Prostate disorders range in degree of unpleasant to irritating to devastating. The good news is that effective treatment and most importantly, relief of symptoms is available for all the big three prostate disorders, benign prostatic hyperplasia, or BPH which is an enlarged prostate, prostate cancer, and prostatitis. It’s especially good to know that prostate cancer, when caught early, is curable. All prostate disorders can generally be treated without causing loss of urinary control or sexual function.
BPH is not prostate cancer, and having an enlarged prostate does not mean that a man is more likely to get prostate cancer. For most men, during the first forty years or so, the prostate is on its best behavior. But after 40, many men develop BPH or an enlarged prostate which is an irritating condition that causes the prostate to swell and interfere with urine flow. BPH may trigger frequent urination, a sense of urgency, along wait for urine to flow, frequent awakening in the night to urinate, interruption of the urine stream, and a constant feeling of fullness in the bladder. BPH develops from the inside outward, as the prostates inner tissue starts to crowd the urethra, which runs through the encircling prostate like a straw held in your fist. As the inner prostate cells grow, they begin squeezing the urethra. For most men with BPH, this tightening causes an irritating but tolerable change in quality of life. However, when it progressesProstate Protocol beyond the nuisance point, when it hinders the urinary tract, it is time to be treated.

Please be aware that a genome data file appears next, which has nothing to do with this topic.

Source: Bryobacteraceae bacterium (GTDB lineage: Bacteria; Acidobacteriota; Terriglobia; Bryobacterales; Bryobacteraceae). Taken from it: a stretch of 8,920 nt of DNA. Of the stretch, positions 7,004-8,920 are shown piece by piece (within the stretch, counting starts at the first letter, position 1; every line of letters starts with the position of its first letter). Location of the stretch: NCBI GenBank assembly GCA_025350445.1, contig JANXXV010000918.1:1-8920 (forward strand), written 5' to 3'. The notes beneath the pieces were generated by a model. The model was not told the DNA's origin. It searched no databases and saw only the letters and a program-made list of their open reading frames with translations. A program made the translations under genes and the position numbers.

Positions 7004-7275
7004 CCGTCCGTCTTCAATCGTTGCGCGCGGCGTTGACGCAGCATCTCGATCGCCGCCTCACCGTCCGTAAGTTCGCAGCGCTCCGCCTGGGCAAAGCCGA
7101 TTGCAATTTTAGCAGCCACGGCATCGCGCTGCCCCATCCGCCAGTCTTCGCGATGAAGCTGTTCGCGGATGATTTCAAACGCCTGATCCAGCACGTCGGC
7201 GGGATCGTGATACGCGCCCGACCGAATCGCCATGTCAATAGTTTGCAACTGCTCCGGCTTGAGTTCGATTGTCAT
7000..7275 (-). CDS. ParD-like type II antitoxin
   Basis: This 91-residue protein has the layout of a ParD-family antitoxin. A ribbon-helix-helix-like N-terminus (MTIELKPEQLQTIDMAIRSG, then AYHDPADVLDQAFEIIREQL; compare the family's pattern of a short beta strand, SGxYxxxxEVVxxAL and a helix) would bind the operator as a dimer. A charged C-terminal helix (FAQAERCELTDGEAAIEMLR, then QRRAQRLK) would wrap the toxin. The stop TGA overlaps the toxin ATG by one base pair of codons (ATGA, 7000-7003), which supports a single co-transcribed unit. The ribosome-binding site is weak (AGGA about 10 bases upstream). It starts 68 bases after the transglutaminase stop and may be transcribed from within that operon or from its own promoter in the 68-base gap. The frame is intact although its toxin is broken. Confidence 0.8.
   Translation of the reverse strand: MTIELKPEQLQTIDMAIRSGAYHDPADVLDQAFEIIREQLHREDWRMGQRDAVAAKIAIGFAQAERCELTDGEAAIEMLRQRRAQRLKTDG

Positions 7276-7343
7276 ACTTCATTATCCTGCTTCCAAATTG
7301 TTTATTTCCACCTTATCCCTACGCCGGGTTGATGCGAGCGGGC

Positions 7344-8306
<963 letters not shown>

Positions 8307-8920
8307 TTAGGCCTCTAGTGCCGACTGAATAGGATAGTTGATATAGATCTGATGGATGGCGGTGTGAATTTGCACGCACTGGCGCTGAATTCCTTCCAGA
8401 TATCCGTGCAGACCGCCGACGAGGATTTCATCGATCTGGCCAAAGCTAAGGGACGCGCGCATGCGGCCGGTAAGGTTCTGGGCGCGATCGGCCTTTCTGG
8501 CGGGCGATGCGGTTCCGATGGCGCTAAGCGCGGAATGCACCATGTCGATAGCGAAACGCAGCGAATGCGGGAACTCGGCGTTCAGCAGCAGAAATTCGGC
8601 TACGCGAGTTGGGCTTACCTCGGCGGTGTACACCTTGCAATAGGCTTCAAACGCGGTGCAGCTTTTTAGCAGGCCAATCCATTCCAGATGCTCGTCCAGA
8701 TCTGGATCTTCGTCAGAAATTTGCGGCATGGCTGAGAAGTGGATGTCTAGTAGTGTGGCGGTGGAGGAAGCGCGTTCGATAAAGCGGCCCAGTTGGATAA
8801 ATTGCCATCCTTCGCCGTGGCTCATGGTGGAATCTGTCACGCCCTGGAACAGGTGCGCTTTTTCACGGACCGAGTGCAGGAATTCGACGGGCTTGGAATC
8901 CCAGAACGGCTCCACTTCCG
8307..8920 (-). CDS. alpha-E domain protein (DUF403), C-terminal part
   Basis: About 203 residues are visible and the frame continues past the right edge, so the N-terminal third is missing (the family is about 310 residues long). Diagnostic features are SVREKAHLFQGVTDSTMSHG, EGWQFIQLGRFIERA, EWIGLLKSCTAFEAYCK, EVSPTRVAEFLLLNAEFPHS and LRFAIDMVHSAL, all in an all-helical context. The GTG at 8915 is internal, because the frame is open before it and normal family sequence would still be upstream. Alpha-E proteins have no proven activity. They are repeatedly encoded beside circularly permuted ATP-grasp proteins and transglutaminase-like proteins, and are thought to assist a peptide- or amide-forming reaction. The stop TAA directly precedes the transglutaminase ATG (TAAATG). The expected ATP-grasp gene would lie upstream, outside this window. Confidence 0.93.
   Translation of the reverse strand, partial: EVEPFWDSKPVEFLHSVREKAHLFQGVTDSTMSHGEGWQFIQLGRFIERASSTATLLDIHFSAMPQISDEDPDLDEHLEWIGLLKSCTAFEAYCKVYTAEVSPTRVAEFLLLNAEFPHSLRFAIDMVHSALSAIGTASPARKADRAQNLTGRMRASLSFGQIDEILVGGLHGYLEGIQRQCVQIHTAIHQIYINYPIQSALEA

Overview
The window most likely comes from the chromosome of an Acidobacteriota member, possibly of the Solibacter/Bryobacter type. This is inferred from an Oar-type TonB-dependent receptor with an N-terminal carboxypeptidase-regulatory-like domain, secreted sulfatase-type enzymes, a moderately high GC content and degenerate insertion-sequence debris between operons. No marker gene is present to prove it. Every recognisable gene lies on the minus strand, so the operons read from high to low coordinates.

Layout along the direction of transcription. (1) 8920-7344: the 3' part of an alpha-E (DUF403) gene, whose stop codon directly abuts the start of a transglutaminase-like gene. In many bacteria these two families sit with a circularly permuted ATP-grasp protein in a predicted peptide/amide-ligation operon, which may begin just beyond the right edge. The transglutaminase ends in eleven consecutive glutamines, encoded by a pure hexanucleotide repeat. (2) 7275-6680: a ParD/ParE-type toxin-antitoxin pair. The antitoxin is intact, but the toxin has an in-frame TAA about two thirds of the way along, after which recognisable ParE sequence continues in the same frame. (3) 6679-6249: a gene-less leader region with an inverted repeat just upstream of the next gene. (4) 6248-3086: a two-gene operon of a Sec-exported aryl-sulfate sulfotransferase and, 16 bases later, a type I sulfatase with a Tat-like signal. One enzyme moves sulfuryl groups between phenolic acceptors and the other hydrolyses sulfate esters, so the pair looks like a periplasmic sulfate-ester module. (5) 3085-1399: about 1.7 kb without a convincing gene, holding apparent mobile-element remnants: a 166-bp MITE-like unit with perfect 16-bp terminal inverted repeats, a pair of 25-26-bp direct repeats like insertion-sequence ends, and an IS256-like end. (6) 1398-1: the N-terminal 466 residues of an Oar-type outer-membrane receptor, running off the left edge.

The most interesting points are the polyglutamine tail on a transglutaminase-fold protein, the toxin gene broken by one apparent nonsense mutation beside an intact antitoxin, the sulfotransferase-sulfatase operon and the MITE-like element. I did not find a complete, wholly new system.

Prostatitis is an inflammation of the prostate gland. The effects of prostate inflammation on urinary tract function include frequent urination, the urgent desire to void, and increased night-time voiding. The desire to void may be felt and rapidly becomes painfully urgent, only to fade away when you get to the restroom and are unable to void. Because of the unyielding capsule around the gland, inflammation and swelling within the prostate may cause compression of the urethra and obstruction of urinary flow. Heat, redness, swelling and pain are the classic symptoms of inflammation. Symptoms of prostatitis may include pain in the joints, muscles, lower back and area around the scrotum, aches, fever and chills, urinary trouble, including blood in the urine, pain, or burning, and painful ejaculation.
No one yet knows exactly what causes prostate cancer. As with all cancers, the first step is some sequence of events that produces an alteration or mutation in the genetic makeup of a cell. Then something has to occur that stimulates the growth of the abnormal cell. Various speculation as to that unknown but influential something that causes a cancer cell to begin to grow include an imbalance of male sex hormones or the presence of a virus.
Age, family history, and race maybe risk factors in prostate cancer, and recent studies indicate that lifestyle may play a greater role in developing prostate cancer than other risk factors. Still other factors have been suspected, and studied, as potential risk factors for prostate cancer, including sexual behavior, viruses, social-economic factors, and even BPH, but no strong proof has been found to link these elements to the disease.